DISGRACEFUL Bradford ninth on worst served hospital meal list


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Hospitals across the UK have been criticised after care watchdog reveals that almost half of all patients feel that hospital food is not good enough, and that some trusts are spending just £2.64 a day on three meals.

Bradford ranked ninth on the country’s worst served meals list.

NHS hospitals claim their own studies show that 99 per cent of patient meals are rated ‘good’ or ‘excellent’. Now hospitals have been accused of conning the public with bogus claims about the quality and choice of food on offer to patients.

BRADFORD NHS: The hospitals claim that their food is ranked “Excellent/Good”

BRADFORD NHS: The hospitals claim that their food is ranked “Excellent/Good”

Campaigners claim nutrition and quality standards are below those for prisons and Whitehall department restaurants, which must adhere to mandatory levels.

In some NHS trusts, such as the Heatherwood and Wexham Park, which serves Ascot, Maidenhead, Slough and Windsor, less than four in ten rated the food as ‘good’, placing it bottom of the league of patient satisfaction.

However, a survey of staff at its hospitals rated the food, which is prepared by outside contractors, as excellent.

Other low scores were given to the Medway NHS Foundation Trust in Kent, and the South London Healthcare NHS Trust, which includes Queen Mary’s hospital in Sidcup.

The research also reveals that there is little correlation between the amount of money spent on meals and their quality.

For example, Heatherwood and Wexham Park trust spends a relatively high figure of £13 a day per patient, yet it came bottom on patient satisfaction.

The lowest spending to provide three meals to patients was at the Gateshead Health NHS Foundation Trust, where the figure was just £2.94.

The trust which spent the most on food was Barts in London at £15.65 a day, however the proportion of patients who rated the food as good was just 48 per cent.

The figure at the South Tees trust was £15.47 a day – five times higher than the nearby Gateshead hospitals. At South Tees, the proportion of patients who rated food as good was 60 per cent.

The damning figures were released by the Campaign for Better Hospital Food, which is supported by 97 organisations, including the Royal College of Physicians, British Heart Foundation and the Patients Association.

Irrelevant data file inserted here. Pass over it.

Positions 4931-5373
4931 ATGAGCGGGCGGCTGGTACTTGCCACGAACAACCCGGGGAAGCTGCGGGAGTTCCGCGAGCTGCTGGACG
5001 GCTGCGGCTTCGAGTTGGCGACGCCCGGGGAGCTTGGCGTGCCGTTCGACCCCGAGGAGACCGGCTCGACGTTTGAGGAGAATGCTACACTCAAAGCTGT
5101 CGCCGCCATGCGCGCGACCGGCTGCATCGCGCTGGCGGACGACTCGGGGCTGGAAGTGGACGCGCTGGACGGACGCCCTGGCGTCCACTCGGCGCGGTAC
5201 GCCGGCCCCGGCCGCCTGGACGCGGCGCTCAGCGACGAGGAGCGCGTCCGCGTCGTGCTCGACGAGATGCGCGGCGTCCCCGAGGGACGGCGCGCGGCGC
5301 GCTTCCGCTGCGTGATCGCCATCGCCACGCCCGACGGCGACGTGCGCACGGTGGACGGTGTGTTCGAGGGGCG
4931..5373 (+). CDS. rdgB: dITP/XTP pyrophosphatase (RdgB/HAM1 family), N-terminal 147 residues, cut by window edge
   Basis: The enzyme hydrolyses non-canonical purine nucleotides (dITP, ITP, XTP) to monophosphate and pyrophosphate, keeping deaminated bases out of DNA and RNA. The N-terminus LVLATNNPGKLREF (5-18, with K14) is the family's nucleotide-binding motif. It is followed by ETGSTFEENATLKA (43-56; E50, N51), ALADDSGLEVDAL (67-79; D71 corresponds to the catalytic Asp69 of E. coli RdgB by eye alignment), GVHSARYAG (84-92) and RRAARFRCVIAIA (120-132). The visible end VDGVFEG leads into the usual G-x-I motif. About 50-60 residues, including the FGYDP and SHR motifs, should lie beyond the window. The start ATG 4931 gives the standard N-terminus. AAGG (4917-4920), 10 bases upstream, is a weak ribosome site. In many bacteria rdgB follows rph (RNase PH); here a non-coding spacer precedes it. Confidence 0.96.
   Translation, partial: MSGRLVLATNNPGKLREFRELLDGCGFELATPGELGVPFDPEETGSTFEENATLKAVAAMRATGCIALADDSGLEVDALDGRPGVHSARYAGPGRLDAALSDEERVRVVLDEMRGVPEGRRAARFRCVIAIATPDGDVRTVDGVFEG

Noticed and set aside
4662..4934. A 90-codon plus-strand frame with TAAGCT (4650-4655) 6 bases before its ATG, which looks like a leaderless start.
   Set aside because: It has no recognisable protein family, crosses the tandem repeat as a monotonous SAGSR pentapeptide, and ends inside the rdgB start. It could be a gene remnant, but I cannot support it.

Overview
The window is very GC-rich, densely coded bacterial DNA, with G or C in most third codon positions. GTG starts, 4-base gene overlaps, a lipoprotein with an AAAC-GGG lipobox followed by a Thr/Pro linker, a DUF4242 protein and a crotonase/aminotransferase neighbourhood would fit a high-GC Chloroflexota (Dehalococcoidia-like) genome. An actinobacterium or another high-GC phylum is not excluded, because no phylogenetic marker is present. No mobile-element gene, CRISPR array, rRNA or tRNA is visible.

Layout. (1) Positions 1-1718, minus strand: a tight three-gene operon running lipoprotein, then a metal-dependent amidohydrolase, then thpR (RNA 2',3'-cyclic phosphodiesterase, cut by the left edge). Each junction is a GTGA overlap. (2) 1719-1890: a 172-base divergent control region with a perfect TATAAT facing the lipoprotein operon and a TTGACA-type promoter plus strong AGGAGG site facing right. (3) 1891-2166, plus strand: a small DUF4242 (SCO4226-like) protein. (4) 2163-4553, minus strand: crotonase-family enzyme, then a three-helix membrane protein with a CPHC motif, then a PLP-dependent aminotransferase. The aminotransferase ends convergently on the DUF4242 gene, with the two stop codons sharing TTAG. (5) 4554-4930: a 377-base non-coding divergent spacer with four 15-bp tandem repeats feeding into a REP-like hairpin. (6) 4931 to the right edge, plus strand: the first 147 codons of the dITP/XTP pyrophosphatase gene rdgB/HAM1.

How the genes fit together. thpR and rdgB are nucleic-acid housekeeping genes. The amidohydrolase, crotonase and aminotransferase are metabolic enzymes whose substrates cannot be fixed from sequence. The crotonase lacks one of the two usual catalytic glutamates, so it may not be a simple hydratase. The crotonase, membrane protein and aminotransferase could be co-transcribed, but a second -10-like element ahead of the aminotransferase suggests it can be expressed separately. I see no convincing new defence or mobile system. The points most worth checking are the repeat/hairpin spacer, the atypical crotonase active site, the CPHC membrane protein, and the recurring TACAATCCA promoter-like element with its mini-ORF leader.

All are calling on the Government to support a change in the law that would improve all patient meals by requiring them to meet mandatory standards, including quality and nutrition.

Campaign co-ordinator, Alex Jackson said that it was time for the Government to come clean about the sorry state of hospital food in England and set mandatory standards for patient meals.

Jackson said: “This would only involve extending an existing policy which has seen it set mandatory standards for prison food and food served in government departments, to go alongside those that already exist for school food.

“Surely patients recovering in hospital have the same right to good food as government ministers, school kids and prisoners?”

The Unison union, whose members work in hospital kitchens, claimed that meals produced in-house were generally a higher quality than those from outside contractors.

Its deputy head of health, Sara Gorton, said: “While costs vary, it is plain that food cooked fresh on hospital premises scores the highest with patients.

“Unison is backing calls for set standards for hospital food in England. At the same time we want more hospitals to use kitchens to prepare and cook patient meals instead of bringing in ready-meals from outside.”

The Department of Health rejected the need for minimum legal standards and said the figures, which relate to 2011-12, were out of date.

A spokesman said: “There are many fantastic examples of really good food across the NHS thanks to forward-thinking and innovative staff.

“But, we recognise that there is too much variation across the country — that is why we have implemented a tough new inspection programme.

“With our army of thousands of patient assessors we will drive up standards and reduce variation in hospital food.”

She added: “We support the principle of food standards but do not think that legislation is the right way to proceed.”

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